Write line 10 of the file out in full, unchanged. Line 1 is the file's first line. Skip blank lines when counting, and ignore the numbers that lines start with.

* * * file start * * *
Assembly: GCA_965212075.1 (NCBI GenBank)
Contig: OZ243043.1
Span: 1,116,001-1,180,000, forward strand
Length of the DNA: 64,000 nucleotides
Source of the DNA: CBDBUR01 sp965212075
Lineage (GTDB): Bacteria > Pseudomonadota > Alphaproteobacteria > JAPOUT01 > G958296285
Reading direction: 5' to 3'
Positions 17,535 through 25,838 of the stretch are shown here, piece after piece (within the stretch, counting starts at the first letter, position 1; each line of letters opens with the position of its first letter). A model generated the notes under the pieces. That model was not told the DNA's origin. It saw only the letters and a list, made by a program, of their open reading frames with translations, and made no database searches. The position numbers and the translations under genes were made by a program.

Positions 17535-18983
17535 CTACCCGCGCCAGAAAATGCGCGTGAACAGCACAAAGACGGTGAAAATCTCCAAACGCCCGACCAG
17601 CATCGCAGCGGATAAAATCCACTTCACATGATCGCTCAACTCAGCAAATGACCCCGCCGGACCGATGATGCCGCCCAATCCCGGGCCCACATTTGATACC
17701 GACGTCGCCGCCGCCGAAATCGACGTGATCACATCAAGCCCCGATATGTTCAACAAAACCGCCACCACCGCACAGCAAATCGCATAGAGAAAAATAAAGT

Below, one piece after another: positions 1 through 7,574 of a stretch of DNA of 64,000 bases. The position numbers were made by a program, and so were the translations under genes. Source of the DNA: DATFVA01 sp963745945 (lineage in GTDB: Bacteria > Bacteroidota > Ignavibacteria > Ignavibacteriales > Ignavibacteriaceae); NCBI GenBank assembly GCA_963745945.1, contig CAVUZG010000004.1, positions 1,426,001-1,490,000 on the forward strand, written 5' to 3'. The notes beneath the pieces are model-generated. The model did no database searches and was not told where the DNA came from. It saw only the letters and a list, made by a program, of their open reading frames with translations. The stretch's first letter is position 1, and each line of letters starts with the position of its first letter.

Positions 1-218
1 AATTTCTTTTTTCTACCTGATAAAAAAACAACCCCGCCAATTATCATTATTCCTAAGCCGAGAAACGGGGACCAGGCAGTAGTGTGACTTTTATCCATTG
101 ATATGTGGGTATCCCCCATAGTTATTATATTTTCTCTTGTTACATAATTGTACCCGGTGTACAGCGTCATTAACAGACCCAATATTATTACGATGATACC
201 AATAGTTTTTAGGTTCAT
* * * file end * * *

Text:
17535 CTACCCGCGCCAGAAAATGCGCGTGAACAGCACAAAGACGGTGAAAATCTCCAAACGCCCGACCAG